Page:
Support and Collaboration
With each problem comes an opportunity for growth.
Introduction to Counseling Services
If Counseling Services is closed, call the office (717-544-9051) and press “0” to reach the answering service and the on-call counselor.
Counseling Services is committed to helping college students with a variety of issues, ranging from adjustment to college life to coping with more severe traumatic events and emotional problems. Common concerns include depression, anxiety, academic issues, personal growth, career decision-making, family issues, sexual identity issues, stress management, interpersonal relationships, grief and loss, eating issues, substance abuse, and sexuality. It is our goal to help students obtain the maximum benefit from their educational experience by providing a range of psychological support services.
Please read "Your Role as a Faculty Member" below to see how you can best support your students.
The Counseling Services staff is available to consult with faculty or professional staff members about a student of concern, management of difficult classroom behavior and/or mental health issues in general. Please let us know how we can assist you.
Your Role as a Faculty Member
As a Franklin & Marshall College faculty or professional staff member, students view you as a source of instruction, assistance, and possibly personal support.
Your ability to recognize signs of serious emotional distress and your courage to acknowledge your concerns directly are often later noted by students as the most significant factor in their seeking help and successful resolving the problem.
In conversations with students, some of them will naturally share their successes as well as their academic stresses and pressures, and a few students may share their own personal stories and struggles. With other students, you may notice indirectly-expressed signs of personal problems. You may become a potential resource to students in times of trouble, no matter how comfortable you are in that role.
Please feel free to consult Counseling Services any time for help, and please go back to explore the other links for Faculty of useful information and resources for how you can best help your students.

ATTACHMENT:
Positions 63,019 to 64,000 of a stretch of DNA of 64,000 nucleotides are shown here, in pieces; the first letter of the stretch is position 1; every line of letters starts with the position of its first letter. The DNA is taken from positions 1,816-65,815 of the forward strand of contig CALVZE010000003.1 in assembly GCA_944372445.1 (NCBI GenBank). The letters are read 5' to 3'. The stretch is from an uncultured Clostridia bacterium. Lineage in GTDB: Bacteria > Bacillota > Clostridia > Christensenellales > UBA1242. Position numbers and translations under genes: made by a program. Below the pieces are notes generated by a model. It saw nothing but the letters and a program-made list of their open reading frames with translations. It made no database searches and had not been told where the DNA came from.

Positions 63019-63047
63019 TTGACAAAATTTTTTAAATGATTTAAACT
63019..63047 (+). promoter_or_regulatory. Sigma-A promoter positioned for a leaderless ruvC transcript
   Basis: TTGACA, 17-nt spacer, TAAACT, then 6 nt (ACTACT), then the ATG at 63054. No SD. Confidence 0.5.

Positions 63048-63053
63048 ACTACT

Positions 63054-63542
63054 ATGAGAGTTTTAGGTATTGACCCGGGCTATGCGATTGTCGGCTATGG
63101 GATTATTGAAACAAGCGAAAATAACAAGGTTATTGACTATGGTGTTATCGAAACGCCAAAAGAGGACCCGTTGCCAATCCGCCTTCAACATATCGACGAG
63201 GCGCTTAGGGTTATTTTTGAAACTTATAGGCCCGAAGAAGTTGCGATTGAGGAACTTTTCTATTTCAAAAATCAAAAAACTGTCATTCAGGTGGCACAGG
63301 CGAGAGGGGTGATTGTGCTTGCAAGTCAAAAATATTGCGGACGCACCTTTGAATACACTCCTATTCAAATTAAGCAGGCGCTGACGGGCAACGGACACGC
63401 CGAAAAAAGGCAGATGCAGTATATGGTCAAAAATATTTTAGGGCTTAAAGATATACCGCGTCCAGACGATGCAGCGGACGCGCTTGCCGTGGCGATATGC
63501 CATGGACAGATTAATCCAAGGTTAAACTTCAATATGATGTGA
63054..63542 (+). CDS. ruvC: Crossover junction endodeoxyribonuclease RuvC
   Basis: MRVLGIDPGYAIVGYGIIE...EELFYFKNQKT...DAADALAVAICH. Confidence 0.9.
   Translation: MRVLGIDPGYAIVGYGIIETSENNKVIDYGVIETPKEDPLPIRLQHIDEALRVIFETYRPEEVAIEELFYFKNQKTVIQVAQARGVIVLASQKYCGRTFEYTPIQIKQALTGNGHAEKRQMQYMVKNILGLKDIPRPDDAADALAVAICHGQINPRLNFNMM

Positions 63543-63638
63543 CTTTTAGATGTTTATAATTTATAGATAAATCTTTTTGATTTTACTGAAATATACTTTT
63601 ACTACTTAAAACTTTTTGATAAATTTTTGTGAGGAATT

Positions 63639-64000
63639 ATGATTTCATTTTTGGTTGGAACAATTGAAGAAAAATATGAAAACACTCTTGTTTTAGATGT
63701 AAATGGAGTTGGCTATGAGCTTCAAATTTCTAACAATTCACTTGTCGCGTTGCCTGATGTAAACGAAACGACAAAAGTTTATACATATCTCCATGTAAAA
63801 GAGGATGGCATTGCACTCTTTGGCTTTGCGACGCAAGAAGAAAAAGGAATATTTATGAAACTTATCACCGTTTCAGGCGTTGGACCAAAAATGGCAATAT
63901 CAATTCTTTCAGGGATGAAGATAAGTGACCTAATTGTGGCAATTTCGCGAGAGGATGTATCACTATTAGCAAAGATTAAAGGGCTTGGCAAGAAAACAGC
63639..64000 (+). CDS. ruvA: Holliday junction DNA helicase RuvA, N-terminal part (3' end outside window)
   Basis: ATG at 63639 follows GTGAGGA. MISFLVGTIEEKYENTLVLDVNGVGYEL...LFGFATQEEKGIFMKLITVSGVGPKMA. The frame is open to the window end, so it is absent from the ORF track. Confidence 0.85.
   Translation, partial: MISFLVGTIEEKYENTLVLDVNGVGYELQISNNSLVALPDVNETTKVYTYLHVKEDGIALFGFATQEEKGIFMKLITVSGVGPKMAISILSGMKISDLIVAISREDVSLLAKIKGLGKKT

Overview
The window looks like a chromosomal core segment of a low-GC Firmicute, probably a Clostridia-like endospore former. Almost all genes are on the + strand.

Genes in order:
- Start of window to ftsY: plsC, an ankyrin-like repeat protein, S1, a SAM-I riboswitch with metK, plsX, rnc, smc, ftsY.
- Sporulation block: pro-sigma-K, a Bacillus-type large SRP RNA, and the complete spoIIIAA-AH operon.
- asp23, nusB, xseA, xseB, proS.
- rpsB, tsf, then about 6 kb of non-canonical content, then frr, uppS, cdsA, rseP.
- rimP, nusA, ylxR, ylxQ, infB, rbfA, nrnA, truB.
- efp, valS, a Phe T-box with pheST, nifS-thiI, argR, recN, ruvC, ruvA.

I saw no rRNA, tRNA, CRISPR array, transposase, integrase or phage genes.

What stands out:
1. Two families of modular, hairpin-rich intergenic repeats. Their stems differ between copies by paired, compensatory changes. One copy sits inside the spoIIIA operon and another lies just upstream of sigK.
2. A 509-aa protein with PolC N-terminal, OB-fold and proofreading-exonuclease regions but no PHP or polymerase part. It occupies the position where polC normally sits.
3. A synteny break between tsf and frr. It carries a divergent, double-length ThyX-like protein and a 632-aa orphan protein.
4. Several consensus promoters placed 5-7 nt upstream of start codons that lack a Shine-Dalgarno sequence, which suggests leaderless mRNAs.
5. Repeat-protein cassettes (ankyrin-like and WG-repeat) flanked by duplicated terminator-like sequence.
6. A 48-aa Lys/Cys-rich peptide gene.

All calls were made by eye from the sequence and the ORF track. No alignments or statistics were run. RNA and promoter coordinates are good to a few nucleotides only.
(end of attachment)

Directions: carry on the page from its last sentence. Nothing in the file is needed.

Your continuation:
Signs of Student Distress
Signs of Psychological Distress:
- Excessive anxiety or panic
- Depression, chronic fatigue, suicidal thoughts or thoughts of self-harm
- Severe self-doubt, low self-esteem
- Confused, disorganized, or suspicious thinking
- Bizarre or inappropriate behavior and/or appearance
- Changes in personal relationships or physical appearance
- Sexual or physical abuse/harassment
- Loneliness and poor relationship skills
- More talkative than usual, unusual energy, decreased need for sleep
- Confusion regarding sexual behavior and identity
- Perfectionistic behavior and overwhelming test anxiety
- Problems with alcohol or other drugs
- Eating or body image problems
- Aggressive or overly argumentative behavior
- Missing classes, responsibilities, procrastination, avoidance
How to Refer Students to Counseling
How to Help a Distressed Student
Below are several recommendations for how Faculty members can approach and support a distressed student and make a referral to Counseling Services. Faculty may also call Counseling Services to consult about how to address a particular student concern more specifically.
- Arrange to speak to the student in private.
- Avoid sounding judgmental or offering advice outside of your expertise.
- Show concern and interest.
- Listen carefully and repeat back the essence of what the student says.
- Express why you think that counseling might be helpful, while also stressing that it’s the student’s choice to seek counseling.
- Assure the student that counseling is confidential. Click HERE for our confidentiality policy.
- Have the student call Counseling Services from your office to schedule an appointment. If the student is reluctant to set up an appointment suggest that he/she utilize the walk-in hour from 3:00-4:00pm weekdays. During this time, students can walk into Counseling Services and be seen by a counselor without needing an appointment.
- If the student is reluctant to seek help, ask the student to think about your recommendation or to just try one counseling session. Refer the student to the “Services for Students” section of this website for more information about our office and mental health information. Let the student know that because of your concern, you will follow up with them again in a week.
- In an emergency, you may choose to walk the student over to Counseling Services. Please click HERE for emergency information. We consider a situation to be an emergency when there is imminent danger of physical harm to self and/or others, disabling emotional distress (uncontrollable crying, agitation), and/or gross impairment in thinking. If possible, please call the office to let us know that you are bringing a student in. This will allow us to be prepared to have a counselor available to meet with your student when you arrive.
How is a Student doing?
We understand that you may be interested in knowing whether a student followed up on your referral. Due to ethics, federal and state laws, and concern that clients might be reluctant to fully discuss problems, counselors may not share any information, including attendance, without a written release, except in life-threatening situation. If a student mentions that she/he has been referred, the counselor encourages the student to return to the referring person to let him/her know how the session went. You can always ask the student directly, or ask the student to sign a release at Counseling Services, allowing us to share information with you. In addition, you can call Counseling Service to consult about how to handle interactions with the student after you have made your referral.